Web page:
EU fishing deal is 'a gamble on North Sea's future'

Posted: 20 December 2007

The deal on fish quotas for 2008 reached by European Union ministers has has been criticised by environmental groups which claim that the clear scientific advice on cod stocks, in particular, has been ignored.

The deal, aimed at helping depleted stocks recover, includes an 11 per cent increase in the cod quota in the North Sea and measures to tackle the problem of crews being forced to dump dead fish at sea.

Under the terms of the agreement the increase in North Sea cod catches will be allowed following a recovery in the stocks. The deal also offers a 50 per cent inrease in Rockall haddock catches, and small increases in the Irish Sea haddock quota and North Sea megrom flat fish.

Futher quota reductions of up to 25 per cent have been imposed off Western Scotland and in the Irish Sea. Crews will also have to reduce the number of days at sea, although those taking take part in a new monitoring scheme in recovering fishing areas, will be able to spend more time at sea.

Waters where fishermen report a preponderance of young cod fish will be marked off limits as part of long-term recovery plans. And crews will be redirected to more lucrative areas.

A joint UK-Ireland initiative in the Irish Sea to avoid the dumping of unwanted fish will also allow participating boats to earn extra days at sea.

Warnings ignored

While both the British and Irish governments have welcomed teh deal, environmental groups criticised the EU for ignoring warnings by scientists that the small recovery in fish stocks does not mean that quotas should bd eased.

WWF said that EU Fisheries Ministers have gambled on the future of North Sea cod stocks, by deciding to increase fishing quotas by 11 per cent in 2008 and giving the green light to voluntary measures by fishermen to address the wasteful situation of discards.

"The quota increase of around 22,000 tonnes proposed by the EU Fisheries Council in Brussels is based on early signs of stockrecovery. But Ministers have failed to put in place compulsory measures that will enable young fish to remain in the sea and reproduce, WWF said.

It warns that cod stocks are not out of trouble yet and the next 12 months will be crucial for determining the fate of this fragile, over-exploited species.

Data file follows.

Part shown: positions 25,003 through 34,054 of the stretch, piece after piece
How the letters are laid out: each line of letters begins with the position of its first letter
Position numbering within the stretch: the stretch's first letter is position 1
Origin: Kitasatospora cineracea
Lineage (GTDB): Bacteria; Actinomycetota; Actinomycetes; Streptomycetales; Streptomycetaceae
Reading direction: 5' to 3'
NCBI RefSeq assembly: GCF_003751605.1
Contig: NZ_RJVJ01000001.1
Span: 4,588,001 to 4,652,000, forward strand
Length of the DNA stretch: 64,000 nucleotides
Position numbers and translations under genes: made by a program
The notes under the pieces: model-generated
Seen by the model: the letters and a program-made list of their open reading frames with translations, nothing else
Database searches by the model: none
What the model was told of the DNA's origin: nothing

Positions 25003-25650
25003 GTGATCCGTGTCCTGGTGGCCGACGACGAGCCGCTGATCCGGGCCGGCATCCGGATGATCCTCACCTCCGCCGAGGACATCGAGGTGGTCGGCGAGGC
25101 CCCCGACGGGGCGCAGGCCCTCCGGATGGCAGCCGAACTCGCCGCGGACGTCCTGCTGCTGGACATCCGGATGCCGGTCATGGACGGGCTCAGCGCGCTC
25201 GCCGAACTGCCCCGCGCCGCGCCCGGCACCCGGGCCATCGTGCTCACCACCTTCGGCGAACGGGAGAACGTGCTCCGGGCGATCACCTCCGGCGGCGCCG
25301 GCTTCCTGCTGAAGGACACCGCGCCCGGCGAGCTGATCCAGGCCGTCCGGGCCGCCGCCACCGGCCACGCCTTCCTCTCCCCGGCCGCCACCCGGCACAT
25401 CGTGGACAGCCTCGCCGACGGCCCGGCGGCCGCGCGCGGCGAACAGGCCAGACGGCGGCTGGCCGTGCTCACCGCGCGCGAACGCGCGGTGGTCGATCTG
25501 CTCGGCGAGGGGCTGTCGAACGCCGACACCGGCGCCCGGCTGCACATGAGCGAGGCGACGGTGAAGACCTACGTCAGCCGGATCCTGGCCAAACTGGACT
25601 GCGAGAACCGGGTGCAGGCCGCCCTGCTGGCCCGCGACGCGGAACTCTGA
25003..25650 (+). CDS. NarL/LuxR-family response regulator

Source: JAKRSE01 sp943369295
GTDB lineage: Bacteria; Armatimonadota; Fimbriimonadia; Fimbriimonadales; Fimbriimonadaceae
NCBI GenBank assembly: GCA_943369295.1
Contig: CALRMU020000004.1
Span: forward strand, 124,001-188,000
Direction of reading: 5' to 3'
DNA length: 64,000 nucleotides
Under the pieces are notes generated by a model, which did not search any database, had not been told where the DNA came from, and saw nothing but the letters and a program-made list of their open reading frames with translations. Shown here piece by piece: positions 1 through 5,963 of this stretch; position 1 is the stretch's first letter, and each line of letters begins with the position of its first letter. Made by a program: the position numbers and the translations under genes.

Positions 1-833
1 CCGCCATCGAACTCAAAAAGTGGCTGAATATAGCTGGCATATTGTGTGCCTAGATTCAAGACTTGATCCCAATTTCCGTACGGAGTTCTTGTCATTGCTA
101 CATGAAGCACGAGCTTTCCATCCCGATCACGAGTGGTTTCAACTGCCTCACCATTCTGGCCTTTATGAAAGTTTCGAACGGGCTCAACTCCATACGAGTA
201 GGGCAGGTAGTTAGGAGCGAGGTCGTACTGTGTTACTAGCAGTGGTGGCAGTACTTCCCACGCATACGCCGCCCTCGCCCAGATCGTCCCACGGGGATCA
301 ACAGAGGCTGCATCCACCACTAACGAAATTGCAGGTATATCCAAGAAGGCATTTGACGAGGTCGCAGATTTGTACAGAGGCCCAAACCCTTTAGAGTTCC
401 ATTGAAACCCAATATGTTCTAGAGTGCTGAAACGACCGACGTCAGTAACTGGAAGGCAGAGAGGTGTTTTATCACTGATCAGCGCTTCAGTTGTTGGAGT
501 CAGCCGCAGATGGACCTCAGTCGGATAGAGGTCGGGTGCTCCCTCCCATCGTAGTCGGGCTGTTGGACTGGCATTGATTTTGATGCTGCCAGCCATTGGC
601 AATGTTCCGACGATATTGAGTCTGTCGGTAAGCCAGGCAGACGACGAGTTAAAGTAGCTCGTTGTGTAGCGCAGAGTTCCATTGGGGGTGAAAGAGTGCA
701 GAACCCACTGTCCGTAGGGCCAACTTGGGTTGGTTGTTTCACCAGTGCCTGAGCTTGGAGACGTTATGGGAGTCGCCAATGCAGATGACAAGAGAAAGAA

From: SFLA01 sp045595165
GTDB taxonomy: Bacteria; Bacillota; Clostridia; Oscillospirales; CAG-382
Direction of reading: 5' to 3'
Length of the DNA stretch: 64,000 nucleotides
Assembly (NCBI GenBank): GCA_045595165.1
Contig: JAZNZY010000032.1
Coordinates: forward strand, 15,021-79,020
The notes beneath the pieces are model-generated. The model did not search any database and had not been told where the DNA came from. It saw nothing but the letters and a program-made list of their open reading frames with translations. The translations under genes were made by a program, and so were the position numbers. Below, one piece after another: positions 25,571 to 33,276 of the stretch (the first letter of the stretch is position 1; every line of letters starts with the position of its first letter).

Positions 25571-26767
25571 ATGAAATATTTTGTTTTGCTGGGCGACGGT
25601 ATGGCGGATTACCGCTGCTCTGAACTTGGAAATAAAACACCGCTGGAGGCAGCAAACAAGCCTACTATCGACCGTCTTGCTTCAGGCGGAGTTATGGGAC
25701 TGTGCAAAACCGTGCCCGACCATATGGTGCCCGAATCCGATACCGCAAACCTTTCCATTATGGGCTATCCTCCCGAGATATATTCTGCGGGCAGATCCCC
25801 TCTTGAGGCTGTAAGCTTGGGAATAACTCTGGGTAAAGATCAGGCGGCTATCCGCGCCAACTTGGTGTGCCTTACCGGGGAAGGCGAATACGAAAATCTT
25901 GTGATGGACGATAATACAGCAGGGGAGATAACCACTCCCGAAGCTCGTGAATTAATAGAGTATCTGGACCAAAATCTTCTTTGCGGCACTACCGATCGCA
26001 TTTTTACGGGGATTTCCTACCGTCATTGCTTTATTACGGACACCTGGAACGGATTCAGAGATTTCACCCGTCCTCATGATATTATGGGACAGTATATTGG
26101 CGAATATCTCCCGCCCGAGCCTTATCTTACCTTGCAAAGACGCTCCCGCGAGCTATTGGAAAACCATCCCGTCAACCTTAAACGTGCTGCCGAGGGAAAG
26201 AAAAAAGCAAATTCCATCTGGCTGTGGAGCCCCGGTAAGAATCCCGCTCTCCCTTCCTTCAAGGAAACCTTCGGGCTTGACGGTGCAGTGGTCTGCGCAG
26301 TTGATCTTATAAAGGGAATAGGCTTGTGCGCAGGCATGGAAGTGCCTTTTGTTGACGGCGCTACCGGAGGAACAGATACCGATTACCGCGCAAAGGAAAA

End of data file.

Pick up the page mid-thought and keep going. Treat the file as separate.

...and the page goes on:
Senior Marine Policy Officer, Helen McLachlan, said: "This is the fishing industry's big chance to show they can deliver on their claims of being able to fish more selectively and sustainably. If successful the 2008 measures will give the much needed break that cod needs and help the stock replenish. However if the fishermen fail to implement cod avoidance plans, we will have wasted the only chance at recovery since 1997. The stakes are high - let's hope they can deliver."

The Council approved the concept of allowing fishermen to propose "tailor-made measures" that would best suit them. These voluntary measures include the temporary closure of areas where cod are abundant or spawning, and the use of more selective fishing gear. This is the first time such a conservation credit-scheme has been approved by the Commission and aims to prevent the wasteful practice of discarding whereby huge quantities of fish caught over the quota limit are thrown overboard.

Glimmer of hope Recent EU figures show that fishermen are throwing between 40 and 60 per cent of their catch overboard, an action described as "immoral" by the UK Fisheries Minister Jonathan Shaw.

"Whether this will actually lead to fishermen 'avoiding' cod at sea remainsto be seen" said McLachlan. "As the scheme is voluntary, it will only prove to be effective if enough boats adopt the plans. This year we saw the first glimmer of hope for North Sea cod in many years. 2008 will be a major challenge to both government's and fishermen to prove they are able to help recover this stock."

WWF also criticises the minimal reduction of quotas, ranging from 8 to 18 per cent, agreed for other cod populations, such as the Kattegat,Irish Sea, and West Scotland for which scientists had advised not to fish at all. The real failure, the conservation agency said, was not to accompany any cuts with agreed measures to improve selectivity and avoid catching unwanted cod in the first place.

Elsewhere the ban on destructive fishing practices, including bottom trawling in waters west of Ireland is a welcome step for the protection of fragile cold water coral reefs, wwf said. However the agreement was weaker than the original proposed by the Irish government to close the area to all fishing.